The digital divide also affects certain public services. They don't always take the time to explain how their services work. “We notice a lack of awareness,” explains Olivier Ruol. Nicolas Neysen also emphasizes the fact that we cannot exclude people from public services; their access must be guaranteed for all categories of the population.

To give you an example, let's take the dematerialization of banks. Nowadays we notice it everywhere: there are fewer and fewer ATMs to withdraw money, we receive fewer and fewer paper letters and there are fewer and fewer shops where cash is accepted. Everything now happens 'online'. “It forced people to use digital tools that they were not trained to use, even if they had never used them before. » underlines Olivier Ruol.

Here's another example: when you go to the city, everything seems to be adapted for people with reduced mobility. But what about people who are victims of the digital divide? As explained earlier, access to a public service must be guaranteed for the entire population and therefore also for people who experience a digital divide. Unfortunately, your municipality may not offer appropriate services and using the website may not be easy or pleasant to use.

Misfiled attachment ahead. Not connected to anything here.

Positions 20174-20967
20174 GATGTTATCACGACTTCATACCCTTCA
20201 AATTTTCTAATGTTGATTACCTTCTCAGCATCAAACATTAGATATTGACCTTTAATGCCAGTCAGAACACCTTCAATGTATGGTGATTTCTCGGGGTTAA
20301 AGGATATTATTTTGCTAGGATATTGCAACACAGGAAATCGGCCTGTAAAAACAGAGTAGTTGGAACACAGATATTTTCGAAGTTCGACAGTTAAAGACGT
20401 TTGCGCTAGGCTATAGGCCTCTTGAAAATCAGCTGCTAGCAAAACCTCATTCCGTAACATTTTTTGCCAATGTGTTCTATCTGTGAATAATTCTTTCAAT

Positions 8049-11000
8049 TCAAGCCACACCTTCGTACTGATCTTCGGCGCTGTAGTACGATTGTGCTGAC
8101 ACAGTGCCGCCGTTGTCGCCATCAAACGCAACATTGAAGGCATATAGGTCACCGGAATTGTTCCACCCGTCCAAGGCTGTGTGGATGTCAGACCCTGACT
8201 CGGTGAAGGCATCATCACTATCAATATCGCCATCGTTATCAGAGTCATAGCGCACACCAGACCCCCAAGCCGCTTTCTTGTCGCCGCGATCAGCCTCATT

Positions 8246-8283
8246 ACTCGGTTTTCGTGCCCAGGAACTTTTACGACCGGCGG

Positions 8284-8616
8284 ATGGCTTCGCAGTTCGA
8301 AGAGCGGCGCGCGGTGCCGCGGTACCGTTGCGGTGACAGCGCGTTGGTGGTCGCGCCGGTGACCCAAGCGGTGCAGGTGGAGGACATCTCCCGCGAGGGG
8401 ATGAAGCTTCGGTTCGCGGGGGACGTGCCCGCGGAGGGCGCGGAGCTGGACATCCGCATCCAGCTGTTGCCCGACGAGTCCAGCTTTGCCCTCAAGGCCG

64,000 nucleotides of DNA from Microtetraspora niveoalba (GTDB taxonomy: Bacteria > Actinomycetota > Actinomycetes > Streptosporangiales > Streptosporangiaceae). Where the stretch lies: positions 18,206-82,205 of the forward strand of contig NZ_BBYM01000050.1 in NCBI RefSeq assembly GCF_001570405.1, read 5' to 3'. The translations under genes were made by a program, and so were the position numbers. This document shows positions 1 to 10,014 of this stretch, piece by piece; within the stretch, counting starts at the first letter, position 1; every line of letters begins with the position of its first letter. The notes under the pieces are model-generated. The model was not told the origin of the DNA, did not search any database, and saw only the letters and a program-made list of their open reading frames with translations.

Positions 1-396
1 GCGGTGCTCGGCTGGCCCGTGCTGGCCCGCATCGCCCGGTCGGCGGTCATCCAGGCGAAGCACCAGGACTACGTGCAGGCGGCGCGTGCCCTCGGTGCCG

If there is a lack of trust in technologies today, these examples show that there is a risk of simultaneously creating a lack of trust in public services.

Above all, they should think about providing clear information and ensuring that there are no digital accessibility issues or that they are minimal.


Solutions to combat the digital divide

Here are several ways to support people affected by the digital divide:

Firstly, individually or as a company, when you put technological equipment in the hands of someone who has never used it before, it is necessary to provide him or her with support and training so that he or she can progress as quickly as possible the best way. If this person decides to explore and learn on their own, it is still important that he or she receives support in the beginning.

It is highly recommended to adapt to all categories of people who are likely to use your services. For example, we only have access to bank accounts via the internet. Many people, however, cannot consult their bank account and therefore cannot see the money they have. It is necessary to offer these people other solutions, whether it is a “step back”, that is, before everything goes digital, or offering a demonstration of the application to be used.

To ensure accessibility, it is a good idea to test the tools with people affected by the gap, to understand what might need to be improved so that everyone can use them correctly. These tools are mainly tested by competent people and they may not realize their complexity. This applies to all companies that offer digital tools to their customers.